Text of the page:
Zeliangrong

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Zeliangrong people
Total population
450 thousand
Languages
Zeliangrong language
Related ethnic groups
Naga tribes: Makhel, Angami, Chakhesang, Rengma, Mao, Poumai, Maram, Thangal Tangkhul

Zeliangrong people are one of the major indigenous mongoloid communities living in the tri-junction of Assam, Manipur and Nagaland in India. The term "Zeliangrong" refers to the Zeme, Liangmai and Rongmei Naga tribes combined together.[1] zeliangrong is not a tribe but a Union, the apex body of the said tribes.

The descendants of Hoi of Makuilongdi (Makhel) were divided and were made peripheral appendages to three political entities - Manipur, Naga Hills (Nagaland) and the North Cachar District of Assam.

The Zeliangrongs number around four hundred fifty thousand according to 2011 census. Zeliangrong can be classified as an ethno-cultural entity. Racially they are Southern Mongoloid and linguistically Tibeto-Burman.[2]

The Zeliangrong have been occupying the present land since time immemorial in a compact and contiguous geographical setting of approximately 12,000 km2 lying between 93 degrees E and 94 degree E longitude and 94.40 degrees and 24 degrees N latitude in N. C Hills of Assam; Peren district of Nagaland; Tamenglong district, Sardar hills of Senapati district, northern part Henglep subdivision of Churachanpur district, Jiribam subdivision of Imphal district, Imphal valley and Silchar Town and its adjoining slopes in Manipur.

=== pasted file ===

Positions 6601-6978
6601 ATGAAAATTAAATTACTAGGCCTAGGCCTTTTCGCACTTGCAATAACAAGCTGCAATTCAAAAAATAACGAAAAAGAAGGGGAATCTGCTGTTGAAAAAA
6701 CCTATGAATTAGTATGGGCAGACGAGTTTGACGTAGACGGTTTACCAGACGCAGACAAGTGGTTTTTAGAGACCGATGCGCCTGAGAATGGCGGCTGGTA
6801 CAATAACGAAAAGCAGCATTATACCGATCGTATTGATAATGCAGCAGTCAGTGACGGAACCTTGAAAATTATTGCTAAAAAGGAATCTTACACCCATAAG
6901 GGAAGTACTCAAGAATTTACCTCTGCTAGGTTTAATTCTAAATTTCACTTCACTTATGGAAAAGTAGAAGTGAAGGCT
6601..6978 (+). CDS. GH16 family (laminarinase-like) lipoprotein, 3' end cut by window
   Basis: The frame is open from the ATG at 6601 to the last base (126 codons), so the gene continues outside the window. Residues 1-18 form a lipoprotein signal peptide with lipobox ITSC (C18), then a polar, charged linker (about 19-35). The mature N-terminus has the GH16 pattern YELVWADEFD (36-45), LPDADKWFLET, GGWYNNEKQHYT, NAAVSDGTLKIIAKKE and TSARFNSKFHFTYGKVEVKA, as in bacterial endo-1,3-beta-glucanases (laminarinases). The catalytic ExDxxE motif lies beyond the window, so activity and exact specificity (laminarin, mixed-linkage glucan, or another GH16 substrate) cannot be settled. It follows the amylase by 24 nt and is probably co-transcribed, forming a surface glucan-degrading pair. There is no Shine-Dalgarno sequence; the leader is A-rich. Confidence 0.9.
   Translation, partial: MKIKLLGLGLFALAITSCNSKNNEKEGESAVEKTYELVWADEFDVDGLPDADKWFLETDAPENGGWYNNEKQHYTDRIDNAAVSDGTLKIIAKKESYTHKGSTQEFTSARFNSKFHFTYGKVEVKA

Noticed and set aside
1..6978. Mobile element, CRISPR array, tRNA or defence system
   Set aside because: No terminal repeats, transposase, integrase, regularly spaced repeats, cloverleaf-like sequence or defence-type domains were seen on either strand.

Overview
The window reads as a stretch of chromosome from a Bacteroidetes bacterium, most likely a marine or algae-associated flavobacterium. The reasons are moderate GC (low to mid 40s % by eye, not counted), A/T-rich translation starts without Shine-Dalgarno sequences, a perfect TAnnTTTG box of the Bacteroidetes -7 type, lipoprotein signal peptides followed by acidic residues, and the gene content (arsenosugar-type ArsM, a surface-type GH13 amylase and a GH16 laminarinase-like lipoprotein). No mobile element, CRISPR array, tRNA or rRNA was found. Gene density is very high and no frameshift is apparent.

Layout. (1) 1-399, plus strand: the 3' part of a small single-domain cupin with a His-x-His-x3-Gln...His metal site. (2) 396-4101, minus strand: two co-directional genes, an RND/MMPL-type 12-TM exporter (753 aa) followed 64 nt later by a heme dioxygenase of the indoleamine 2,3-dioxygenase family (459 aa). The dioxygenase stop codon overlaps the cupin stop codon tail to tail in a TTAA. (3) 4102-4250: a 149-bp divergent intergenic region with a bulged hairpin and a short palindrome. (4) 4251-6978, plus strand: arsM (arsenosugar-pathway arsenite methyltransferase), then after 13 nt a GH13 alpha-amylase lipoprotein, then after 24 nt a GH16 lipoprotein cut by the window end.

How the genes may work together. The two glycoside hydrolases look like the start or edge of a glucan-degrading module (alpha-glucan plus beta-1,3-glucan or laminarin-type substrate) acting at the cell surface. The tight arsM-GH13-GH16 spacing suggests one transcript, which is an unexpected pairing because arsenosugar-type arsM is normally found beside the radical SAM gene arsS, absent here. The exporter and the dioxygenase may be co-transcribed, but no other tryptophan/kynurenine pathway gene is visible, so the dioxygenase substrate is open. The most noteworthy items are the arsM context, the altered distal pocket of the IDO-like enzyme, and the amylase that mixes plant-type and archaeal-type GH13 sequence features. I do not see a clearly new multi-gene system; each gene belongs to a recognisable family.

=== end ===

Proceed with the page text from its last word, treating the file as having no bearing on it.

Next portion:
Etymology[edit]

The ethnonym, or term ‘Zeliangrong’ is a break up that can be traced to the terms Zeme (dwellers of the warmer) or Mejahme (lower region), Liangmai (men of the North) the original Northerner; on the other hand the term Rongmei (people settled in the south) and finally Inpui(Puimei). A new terminology Zeliangrong was coined in coherence with the solidarity movement after India’s independence. The Zemes, Liangmais and Rongmeis dominate the demography in the district of Peren.[3]

See also[edit]

References[edit]

  1. ^ G. K. Ghosh, Shukla Ghosh (1997). Women of Manipur (illustrated ed.). APH. p. 4. ISBN 978-81-7024-897-2. 
  2. ^ "‘Salt’ of the Soil-The Zeliangrong Story", North East and Me (Food For Thought), retrieved August 23, 2011 
  3. ^ "A brief account of the Zeliangrong People", Zeliangrong Identity: (Makaam Foundation), retrieved August 23, 2011 

External links[edit]